The Making of a Dream: How a group of young undocumented immigrants helped change what it means to be American follows five undocumented teenagers and your adults that fought for legal protection, sometimes clumsily, but eventually successfully as embodied in the DACA policy (until the Trump presidency ended it). The book does a good job of showing the pitfalls and compromises of DACA, in particular the many categories of people who were left out (anyone who was not in high school or college, for instance) and the rifts it created amongst the many so-called “mixed-status” families, where parents or older siblings would not be eligible but younger siblings could be. It also shows how President Obama, who did approve the policy, saw its limits very clearly: why focus on in-country immigrants when so many others may want to come, too? And why use a policy when it’s really the entire immigration process that needs reforming — and is still no reformed. An interesting, albeit limited history.
Tag Archives: immigrants
The author of The Line Becomes a River: Dispatches from the Border served several years in the Border Patrol, finding undocumented immigrants and processing them for repatriation — and all too often finding bodies. He shows how desperate the migrants are and how determined they are to cross the border. After he leaves the Border Patrol because he cannot embrace the mission any longer–but continues to be involved in the immigration legal system to help a friend.
The best parts of the book are when he describes his experience, whether in the field, at headquarters, or in a courtroom. I could have done without the socio-political dissertations.
Are you interested in the lives of foreign Humanities doctorate students slaving as teaching assistants? Think lots of big ideas, lots of sex and especially thoughts about sex, culture shock, infatuation with various professors — and not much action towards theses of anything else that could be construed as constructive. (I’m not commenting on humanities doctorate students per se, but rather on the book). My eyes glazed over as I read Immigrant, Montana.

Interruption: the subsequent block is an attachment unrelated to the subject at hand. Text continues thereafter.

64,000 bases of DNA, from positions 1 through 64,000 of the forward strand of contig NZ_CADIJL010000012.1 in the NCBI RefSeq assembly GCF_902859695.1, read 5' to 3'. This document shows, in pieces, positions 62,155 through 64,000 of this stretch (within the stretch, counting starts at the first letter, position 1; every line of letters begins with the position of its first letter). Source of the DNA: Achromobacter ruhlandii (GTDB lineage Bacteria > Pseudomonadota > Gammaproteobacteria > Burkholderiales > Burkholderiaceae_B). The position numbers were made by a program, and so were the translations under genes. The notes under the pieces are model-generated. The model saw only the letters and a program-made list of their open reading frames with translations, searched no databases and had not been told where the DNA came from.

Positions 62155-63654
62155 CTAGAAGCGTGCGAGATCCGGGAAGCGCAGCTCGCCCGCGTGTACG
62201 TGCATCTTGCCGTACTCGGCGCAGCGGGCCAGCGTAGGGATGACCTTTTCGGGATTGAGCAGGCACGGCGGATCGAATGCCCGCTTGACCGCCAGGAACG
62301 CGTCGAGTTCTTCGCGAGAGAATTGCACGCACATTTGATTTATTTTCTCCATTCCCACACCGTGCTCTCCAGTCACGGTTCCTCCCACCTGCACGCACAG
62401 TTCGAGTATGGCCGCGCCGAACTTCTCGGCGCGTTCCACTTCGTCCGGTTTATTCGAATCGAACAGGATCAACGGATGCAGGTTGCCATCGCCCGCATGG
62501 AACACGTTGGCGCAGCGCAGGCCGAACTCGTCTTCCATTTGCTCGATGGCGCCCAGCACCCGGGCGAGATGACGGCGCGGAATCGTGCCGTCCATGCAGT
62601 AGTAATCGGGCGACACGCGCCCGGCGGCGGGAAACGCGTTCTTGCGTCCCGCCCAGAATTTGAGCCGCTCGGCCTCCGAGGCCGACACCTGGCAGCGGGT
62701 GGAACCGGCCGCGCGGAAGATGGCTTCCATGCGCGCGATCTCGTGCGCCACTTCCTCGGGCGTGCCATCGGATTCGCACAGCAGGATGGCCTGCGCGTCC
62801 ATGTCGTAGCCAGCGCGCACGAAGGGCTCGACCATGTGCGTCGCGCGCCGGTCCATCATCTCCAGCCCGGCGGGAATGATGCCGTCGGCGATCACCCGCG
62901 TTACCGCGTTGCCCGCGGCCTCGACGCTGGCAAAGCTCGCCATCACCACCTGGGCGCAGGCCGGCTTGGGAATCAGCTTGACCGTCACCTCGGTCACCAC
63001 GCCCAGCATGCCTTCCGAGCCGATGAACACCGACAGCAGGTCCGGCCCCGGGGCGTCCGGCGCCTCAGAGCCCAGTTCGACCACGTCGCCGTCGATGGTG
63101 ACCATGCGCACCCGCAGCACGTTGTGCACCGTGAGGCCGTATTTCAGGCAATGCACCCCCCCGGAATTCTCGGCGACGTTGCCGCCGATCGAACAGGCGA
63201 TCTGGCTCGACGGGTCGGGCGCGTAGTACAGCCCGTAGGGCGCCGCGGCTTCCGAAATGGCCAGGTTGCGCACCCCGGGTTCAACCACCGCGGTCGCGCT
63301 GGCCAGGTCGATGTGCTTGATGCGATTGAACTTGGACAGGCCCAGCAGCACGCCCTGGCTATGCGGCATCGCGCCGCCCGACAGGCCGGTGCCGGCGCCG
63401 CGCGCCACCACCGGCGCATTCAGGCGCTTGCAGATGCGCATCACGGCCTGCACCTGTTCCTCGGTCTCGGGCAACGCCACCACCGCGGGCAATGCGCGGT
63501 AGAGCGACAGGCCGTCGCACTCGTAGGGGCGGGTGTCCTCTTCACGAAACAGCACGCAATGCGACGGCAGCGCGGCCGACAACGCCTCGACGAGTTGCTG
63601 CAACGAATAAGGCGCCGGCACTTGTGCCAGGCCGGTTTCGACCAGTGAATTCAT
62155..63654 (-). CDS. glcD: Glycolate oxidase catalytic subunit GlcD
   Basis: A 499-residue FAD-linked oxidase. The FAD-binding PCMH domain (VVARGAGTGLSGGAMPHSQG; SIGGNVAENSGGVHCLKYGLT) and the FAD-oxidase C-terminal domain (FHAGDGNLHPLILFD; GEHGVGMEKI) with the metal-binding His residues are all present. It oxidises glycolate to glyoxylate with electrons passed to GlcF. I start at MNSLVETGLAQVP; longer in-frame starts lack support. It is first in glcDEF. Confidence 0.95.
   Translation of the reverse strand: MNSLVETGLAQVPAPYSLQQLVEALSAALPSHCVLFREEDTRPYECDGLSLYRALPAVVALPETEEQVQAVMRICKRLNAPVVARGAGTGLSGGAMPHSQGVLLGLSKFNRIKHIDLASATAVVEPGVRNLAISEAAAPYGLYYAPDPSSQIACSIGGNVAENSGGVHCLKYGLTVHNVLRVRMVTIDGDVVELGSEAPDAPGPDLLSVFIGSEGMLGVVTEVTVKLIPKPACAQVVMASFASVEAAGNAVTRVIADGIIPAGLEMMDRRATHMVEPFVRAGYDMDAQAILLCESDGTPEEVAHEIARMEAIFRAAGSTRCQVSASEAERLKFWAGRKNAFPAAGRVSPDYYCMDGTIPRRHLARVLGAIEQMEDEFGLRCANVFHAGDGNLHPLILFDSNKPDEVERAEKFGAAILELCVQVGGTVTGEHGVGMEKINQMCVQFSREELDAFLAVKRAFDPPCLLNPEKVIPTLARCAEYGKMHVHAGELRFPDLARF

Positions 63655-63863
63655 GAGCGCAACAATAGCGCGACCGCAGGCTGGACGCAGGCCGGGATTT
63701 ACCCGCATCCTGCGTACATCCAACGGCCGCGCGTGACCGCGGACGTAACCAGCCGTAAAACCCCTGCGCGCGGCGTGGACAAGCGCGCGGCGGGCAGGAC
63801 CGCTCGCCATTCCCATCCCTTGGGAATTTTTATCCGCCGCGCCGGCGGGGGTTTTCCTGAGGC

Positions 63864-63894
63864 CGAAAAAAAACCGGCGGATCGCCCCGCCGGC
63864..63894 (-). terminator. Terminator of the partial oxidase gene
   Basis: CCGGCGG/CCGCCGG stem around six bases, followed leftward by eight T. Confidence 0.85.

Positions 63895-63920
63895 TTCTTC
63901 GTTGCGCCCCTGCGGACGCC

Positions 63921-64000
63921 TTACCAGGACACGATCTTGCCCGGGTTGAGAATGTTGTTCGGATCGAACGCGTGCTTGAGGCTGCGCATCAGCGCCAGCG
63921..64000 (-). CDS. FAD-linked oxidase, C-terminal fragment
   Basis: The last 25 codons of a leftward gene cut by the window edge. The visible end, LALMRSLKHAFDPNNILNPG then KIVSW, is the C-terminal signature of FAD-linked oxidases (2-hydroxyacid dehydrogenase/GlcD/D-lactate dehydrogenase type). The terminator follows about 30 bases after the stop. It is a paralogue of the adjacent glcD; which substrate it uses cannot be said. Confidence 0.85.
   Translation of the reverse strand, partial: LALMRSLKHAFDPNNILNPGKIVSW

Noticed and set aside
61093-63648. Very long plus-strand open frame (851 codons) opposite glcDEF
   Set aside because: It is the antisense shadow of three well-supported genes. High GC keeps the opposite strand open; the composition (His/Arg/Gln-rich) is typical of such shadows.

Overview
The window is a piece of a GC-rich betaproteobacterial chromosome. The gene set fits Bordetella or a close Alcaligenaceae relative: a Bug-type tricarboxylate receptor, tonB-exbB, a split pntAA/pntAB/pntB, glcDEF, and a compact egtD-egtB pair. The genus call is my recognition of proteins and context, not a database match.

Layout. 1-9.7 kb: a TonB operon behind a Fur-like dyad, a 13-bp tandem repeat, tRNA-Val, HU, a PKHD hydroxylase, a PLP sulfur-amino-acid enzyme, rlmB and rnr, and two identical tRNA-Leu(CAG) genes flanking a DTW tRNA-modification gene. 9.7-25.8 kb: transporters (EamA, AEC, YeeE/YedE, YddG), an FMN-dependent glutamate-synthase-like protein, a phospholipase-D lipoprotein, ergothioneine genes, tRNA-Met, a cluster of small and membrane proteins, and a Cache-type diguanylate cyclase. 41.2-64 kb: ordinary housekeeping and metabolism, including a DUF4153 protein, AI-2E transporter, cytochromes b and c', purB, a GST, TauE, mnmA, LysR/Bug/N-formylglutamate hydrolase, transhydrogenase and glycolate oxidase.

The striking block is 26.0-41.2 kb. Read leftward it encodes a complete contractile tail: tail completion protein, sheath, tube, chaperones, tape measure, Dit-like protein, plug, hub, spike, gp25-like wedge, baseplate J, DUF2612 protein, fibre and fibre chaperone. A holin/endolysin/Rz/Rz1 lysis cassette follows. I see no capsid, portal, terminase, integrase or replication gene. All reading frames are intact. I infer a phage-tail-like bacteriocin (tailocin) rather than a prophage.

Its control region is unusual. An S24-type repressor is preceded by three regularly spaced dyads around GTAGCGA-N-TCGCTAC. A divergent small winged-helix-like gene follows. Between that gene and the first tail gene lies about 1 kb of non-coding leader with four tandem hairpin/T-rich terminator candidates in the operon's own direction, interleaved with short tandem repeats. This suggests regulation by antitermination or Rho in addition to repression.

Dear America: Notes of an Undocumented Citizen is a memoir and book-length argument in favor of immigration reform. The author was sent to the US at age 12 to live with his (documented) grandparents with the hope of a better future. Things worked out well for him: he attended a good high school and was able to take advantage of generous financial help to attend college, but proper paperwork proved elusive and a talented journalist finds himself with no legal avenue to regularize his situation — although, interestingly and despite (or perhaps because of) his fame, he has not been deported. I would have preferred more of a focus on his personal history and less political commentary, but it’s important to show how productive individuals are left in limbo because of decisions made long ago by their parents.
The patriarch in The House of Broken Angels, Big Angel, is burying his mother and celebrating what he expects to be his last birthday in the same week. Around him his vast family swarms, full of colorful characters and the occasional gang member. The story stretches back to Big Angel’s poor childhood in Mexico and his illegal border crossing, how he met his wife and adopted her childcare, and how they all turned out. It’s a rich family saga with lots of unlikely situations and relationships. It did not quite jell into a masterful whole for me, with a little too much repetition and descriptions that stayed superficial — rather like a family reunion, actually. But it’s fun.
The Parking Lot Attendant is a charismatic hustler who, for now, runs various illegal schemes from a Boston parking lot, within and outside the Ethiopian immigrant community there, but has bigger ambitions. The girl-narrator describes how she falls under his initial benign, even kind influence, but slowly becomes an accomplice. I thought the description of her relationship with the parking lot “attendant” was mesmerizing — but the ending in the island commune seemed way too improbable.
The first author of Tears of Salt: A Doctor’s Story is a physician on the small Italian island of Lampedusa, where many migrants from Africa arrive, some healthy and others almost or completely dead, as they try to reach Europe. He gets to treat the sick and autopsy the dead, and often sees the children, relatives, and friends of the people he so recently pronounced dead. It’s not an easy life, and it’s not an easy story. The solution to the problem cannot be as simple as what he seems to suggest (open the border) and at the same time the personal stories are heart-wrenching.